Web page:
Competition and Consumer Regulations 2010 s. 102(1) ACL provides for regulations prescribing form and Competition and Consumer Regulations 2010 s. 102(1) ACL provides for regulations prescribing form and content of warranties against defects. Regulation 90. A warranty against defects: o Must be in document that is transparent-i. e. expressed in reasonably plain language legible and clear o Concisely states what person giving warranty is obliged to do o Concisely states what consumer must do to entitle them to claim o Includes prescribed statement in sub regulation 90(2) o Prominently states name, address, telephone number and email of person giving warranty o States period of warranty o Sets out procedure for claiming warranty including address o States who bears cost of claiming warranty o Must state that benefits are in addition to other rights and remedies available to the consumer ©MNoonan 2009

Competition and Consumer Regulations 2010 Statement prescribed in Reg 90(2) re guarantees: “Our goods Competition and Consumer Regulations 2010 Statement prescribed in Reg 90(2) re guarantees: “Our goods come with guarantees that cannot be excluded under the Australian Consumer Law. You are entitled to a replacement or refund for a major failure and for compensation for any other reasonably foreseeable loss or damage. You are also entitled to have the goods repaired or replaced if the goods fail to be of acceptable quality and the failure does not amount to a major failure. ” ©MNoonan 2009

Product Safety-consumer goods and services The overall regime o General information standards o Safety Product Safety-consumer goods and services The overall regime o General information standards o Safety warning notices o Banning products o Mandatory safety standards o Compulsory recall o Voluntary recalls and notification o Compensation See also www. productsafety. gov. au and www. recalls. gov. au and Part 3 -5 ACL ©MNoonan 2009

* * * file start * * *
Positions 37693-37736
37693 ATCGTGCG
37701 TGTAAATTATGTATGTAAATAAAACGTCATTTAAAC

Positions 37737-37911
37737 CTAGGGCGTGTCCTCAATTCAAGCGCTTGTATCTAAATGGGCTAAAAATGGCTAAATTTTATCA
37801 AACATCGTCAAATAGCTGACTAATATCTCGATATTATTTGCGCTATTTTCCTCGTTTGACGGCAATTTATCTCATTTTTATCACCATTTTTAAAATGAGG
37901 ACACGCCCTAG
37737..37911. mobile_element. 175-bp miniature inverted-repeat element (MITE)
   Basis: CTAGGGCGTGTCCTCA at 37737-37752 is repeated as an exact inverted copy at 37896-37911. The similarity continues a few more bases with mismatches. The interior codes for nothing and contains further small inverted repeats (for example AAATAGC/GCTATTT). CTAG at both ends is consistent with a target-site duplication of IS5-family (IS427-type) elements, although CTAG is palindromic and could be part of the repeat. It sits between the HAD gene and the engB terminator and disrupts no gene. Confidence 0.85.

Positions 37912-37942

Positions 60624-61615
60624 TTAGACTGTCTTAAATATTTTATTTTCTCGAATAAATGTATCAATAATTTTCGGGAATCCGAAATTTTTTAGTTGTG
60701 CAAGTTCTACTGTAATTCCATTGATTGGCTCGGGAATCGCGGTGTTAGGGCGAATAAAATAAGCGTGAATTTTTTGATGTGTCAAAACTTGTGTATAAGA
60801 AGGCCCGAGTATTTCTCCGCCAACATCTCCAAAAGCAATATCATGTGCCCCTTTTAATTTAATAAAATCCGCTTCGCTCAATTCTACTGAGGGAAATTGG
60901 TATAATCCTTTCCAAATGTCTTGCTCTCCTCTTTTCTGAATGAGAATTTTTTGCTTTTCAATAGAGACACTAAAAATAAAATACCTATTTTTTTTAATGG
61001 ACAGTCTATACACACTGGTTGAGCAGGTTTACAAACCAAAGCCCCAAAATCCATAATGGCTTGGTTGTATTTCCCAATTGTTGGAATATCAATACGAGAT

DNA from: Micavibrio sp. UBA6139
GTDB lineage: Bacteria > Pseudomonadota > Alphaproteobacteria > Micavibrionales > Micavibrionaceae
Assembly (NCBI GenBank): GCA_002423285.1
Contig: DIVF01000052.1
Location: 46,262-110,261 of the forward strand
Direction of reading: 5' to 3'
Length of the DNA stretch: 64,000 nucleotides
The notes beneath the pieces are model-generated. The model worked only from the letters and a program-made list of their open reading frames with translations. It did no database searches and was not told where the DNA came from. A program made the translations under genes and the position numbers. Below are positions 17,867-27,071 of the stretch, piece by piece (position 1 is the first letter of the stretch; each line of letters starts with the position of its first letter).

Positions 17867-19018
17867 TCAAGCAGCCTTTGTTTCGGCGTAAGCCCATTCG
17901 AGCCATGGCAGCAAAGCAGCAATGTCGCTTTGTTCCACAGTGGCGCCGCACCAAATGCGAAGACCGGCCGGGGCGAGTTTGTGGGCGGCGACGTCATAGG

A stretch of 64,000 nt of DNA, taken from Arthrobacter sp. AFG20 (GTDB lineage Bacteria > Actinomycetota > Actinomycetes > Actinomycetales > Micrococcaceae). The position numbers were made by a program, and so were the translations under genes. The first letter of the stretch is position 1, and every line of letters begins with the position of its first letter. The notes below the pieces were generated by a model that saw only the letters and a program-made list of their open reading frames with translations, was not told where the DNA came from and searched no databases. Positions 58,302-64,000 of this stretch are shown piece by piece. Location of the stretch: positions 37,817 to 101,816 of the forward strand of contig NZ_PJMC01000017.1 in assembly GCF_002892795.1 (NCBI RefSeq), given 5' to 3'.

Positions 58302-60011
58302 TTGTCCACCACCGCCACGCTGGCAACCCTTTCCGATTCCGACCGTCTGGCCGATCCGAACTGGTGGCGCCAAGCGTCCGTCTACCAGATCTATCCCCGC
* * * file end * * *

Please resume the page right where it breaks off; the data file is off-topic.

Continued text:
Product Safety-goods What goods do Product Safety provisions relate to? Goods intended or likely Product Safety-goods What goods do Product Safety provisions relate to? Goods intended or likely to be used for personal domestic or household use or consumption ©MNoonan 2009

PRODUCT SAFETY ACL Part 3 -5 -compensation 138 (1) A manufacturer of goods is PRODUCT SAFETY ACL Part 3 -5 -compensation 138 (1) A manufacturer of goods is liable to compensate an individual if (a) The manufacturer supplies the goods in trade or commerce and (b) The goods have a safety defect and (c) The individual suffers injuries because of the safety defect (2) The individual may recover, by action against the manufacturer, the amount of the loss or damage suffered by the individual. ©MNoonan 2009

Product Safety-compensation 139 Liability for loss or damage suffered by a person other than Product Safety-compensation 139 Liability for loss or damage suffered by a person other than an injured individual. 140 Liability for damaging other goods that are of a kind ordinarily acquired for personal domestic or household use. 141 Liability if land buildings or fixtures destroyed or damaged ©MNoonan 2009

Product Safety-defences 142. In a defective goods action, it is a defence The safety Product Safety-defences 142. In a defective goods action, it is a defence The safety defect did not exist at the time electricity was generated or at the time of supply by the actual manufacturer. The goods had the safety defect only because of compliance with a mandatory standard The state of scientific or technical knowledge If part of other goods, the defect is attributable only to design of other goods, markings or instructions. ©MNoonan 2009

See Defences-TPA Part VA Reference as similar DEFENCES available 75 AK • defect did See Defences-TPA Part VA Reference as similar DEFENCES available 75 AK • defect did not exist at time supply, • in accordance with mandatory standard, • state of scientific knowledge, • only a component in finished goods and defect due to aspect of finished goods rather than component. ©MNoonan 2009

Graham Barclay Oysters Pty Ltd v. Ryan See text Barclay grows and distributes oysters Graham Barclay Oysters Pty Ltd v. Ryan See text Barclay grows and distributes oysters grown on Wallis Lake. It tested its oysters satisfactorily in December and January 1997. In Jan, Ryan bought oysters and contracted hepatitis A. Problem with discharge of effluent into lake. Found There was no contravention of s. 52 TPA by silence No privity of contract, so no implied terms possible Contravention of Div 2 A 74 B(fitness) and 74 D (merchantability) Although Part VA 75 AD satisfied, defence of state of scientific knowledge successful. Confirmed on appeal, extracted in text. Negligence successful, but was lost on appeal. ©MNoonan 2009